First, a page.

Power outage has Giants down — but not out — in World Series

 

By the time Game 3 came to a close, the only thing colder than the breezy night air gusting through AT&T Park was the San Francisco Giants’ offense.

Kansas City starter Jeremy Guthrie, the Royals’ posse of ruthlessly effective middle relievers and closer Greg Holland all helped shut down a helpless-looking Giants team that could only scrape out four hits in a tough 3-2 loss.

San Francisco’s first four hitters — Gregor Blanco, Joe Panik, Buster Posey and Pablo Sandoval — combined to go 0 for 15, and not one player in the lineup garnered more than one hit. With only two walks to account for any other baserunners, the Giants (down 3-0 going into the bottom of the sixth) were constantly looking for a game-turning score that never came.

“You have to give credit to their pitching,” said Giants manager Bruce Bochy. “They made pitches when they had to. Sandoval and Buster both are great hitters. When you’re facing this type of staff, you’re hoping to put a little pressure on them, and hopefully the heart of your order comes up with men on base.”

The Giants did have their chances and consistently put the ball in play — Guthrie actually became the first World Series starting pitcher to record a win while neither walking nor striking out a single batter — but the Royals’ defense kept the Giants at bay early, and a late-game deficit loomed too large for a team without any offensive spark.

A quartet of stellar defensive plays by the Royals helped stymy whatever modicum of sustained offense the Giants were hoping to generate. There was Lorenzo Cain’s sliding catch to rob Posey in the first, and his encore to rob Travis Ishikawa in the second. Then there was second baseman Omar Infante’s perfect shift positioning to rob Brandon Belt in the fifth, and catcher Salvador Perez’s stellar throw to first on a Blanco bunt attempt.

The end result was a two-run Giants rally in the sixth that ultimately proved to be one run too few, thanks to another shutdown performance from this stingy Royals ‘pen.

Bochy was his ever-confident self after the game suggesting the team would rebound in Game 4 against Royals lefty Jason Vargas — “We’ll wash this off and come out and be ready to go tomorrow” — but it’ll be up to the Giants’ bats to prove him right.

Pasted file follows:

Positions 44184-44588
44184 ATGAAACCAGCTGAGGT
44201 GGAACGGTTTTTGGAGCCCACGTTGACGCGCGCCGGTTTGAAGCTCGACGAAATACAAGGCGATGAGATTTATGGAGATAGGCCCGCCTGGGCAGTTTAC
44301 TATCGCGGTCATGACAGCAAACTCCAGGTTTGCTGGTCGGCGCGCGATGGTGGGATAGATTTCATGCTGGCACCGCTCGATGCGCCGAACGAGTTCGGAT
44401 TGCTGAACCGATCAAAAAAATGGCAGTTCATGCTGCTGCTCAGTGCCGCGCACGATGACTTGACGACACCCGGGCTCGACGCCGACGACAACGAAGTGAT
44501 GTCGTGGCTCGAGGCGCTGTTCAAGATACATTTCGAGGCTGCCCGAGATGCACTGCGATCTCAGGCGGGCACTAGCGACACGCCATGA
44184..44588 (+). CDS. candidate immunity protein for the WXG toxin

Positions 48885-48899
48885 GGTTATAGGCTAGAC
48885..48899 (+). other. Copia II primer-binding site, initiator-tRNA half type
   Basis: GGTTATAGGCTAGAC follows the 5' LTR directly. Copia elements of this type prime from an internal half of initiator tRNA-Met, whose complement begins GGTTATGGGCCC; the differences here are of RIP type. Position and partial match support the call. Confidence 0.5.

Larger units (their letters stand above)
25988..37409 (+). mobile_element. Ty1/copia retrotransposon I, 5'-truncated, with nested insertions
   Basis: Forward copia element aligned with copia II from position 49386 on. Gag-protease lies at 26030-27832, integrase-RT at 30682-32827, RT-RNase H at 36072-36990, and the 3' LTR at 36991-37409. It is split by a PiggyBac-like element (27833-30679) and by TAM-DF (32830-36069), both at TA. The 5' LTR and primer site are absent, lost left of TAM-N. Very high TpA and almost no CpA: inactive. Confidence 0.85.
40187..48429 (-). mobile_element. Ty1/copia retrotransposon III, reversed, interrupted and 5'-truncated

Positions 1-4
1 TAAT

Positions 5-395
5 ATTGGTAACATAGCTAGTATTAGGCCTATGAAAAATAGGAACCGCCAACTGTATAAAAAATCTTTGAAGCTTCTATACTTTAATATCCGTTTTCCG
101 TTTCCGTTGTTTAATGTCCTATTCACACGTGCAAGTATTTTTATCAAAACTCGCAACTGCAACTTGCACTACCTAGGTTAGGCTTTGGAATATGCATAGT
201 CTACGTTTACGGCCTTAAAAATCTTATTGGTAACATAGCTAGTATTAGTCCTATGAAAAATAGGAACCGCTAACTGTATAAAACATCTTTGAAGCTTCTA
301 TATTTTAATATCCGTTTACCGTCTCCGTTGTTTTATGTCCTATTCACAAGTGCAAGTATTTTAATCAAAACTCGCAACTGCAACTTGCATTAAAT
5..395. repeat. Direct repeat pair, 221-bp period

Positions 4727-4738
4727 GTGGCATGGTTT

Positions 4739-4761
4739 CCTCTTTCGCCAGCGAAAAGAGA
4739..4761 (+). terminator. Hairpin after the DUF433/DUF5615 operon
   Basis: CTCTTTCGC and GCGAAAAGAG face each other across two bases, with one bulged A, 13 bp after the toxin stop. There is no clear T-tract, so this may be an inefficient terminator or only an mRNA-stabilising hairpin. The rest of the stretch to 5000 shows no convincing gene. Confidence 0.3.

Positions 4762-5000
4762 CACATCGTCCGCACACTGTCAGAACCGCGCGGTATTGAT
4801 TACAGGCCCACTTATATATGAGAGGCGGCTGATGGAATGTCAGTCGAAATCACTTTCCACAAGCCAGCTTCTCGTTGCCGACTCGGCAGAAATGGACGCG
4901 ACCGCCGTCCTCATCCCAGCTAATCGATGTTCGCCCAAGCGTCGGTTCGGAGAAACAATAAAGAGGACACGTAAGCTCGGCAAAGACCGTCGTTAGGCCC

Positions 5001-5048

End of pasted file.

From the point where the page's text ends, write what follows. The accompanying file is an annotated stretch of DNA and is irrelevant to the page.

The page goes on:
Two players above all others may prove vital to that effort: Blanco (at the top) and Posey (hitting third). Blanco’s defense is often jaw-dropping in center, but his 2-for-13 performance in the Series has done little to set the table in key situations. And Posey, the former National League MVP and undisputed clubhouse leader, is now hitting .154 in these 2014 playoffs.

The Giants, at this point, have no other option but to ride these two, as well as much of the rest of the lineup. The only foreseeable changes in Games 4 or 5 would likely result from somehow slotting in Michael Morse, who had a pinch-hit RBI double, at first base. But Bochy indicated after the game that he “probably won’t put (Morse) at first base.”

The Giants can still regain control of this World Series, but it will take a serious reversal from the meager output they’ve shown in Games 2 and 3. Yes, they’ve had their chances, but eventually the BABIP gods will smile down on AT&T Park and those well-struck balls will start to fall on the outfield grass and not inside Cain’s well-worn glove. And if they make it back to Kansas City for a Game 6, Morse can go back to DH, ensuring a little extra pop in the lineup.

If the Giants’ bats can’t turn it around starting Saturday night in Game 4, the Royals likely will be celebrating in San Francisco come the end of Game 5.

Then the cold of another offseason will really set in.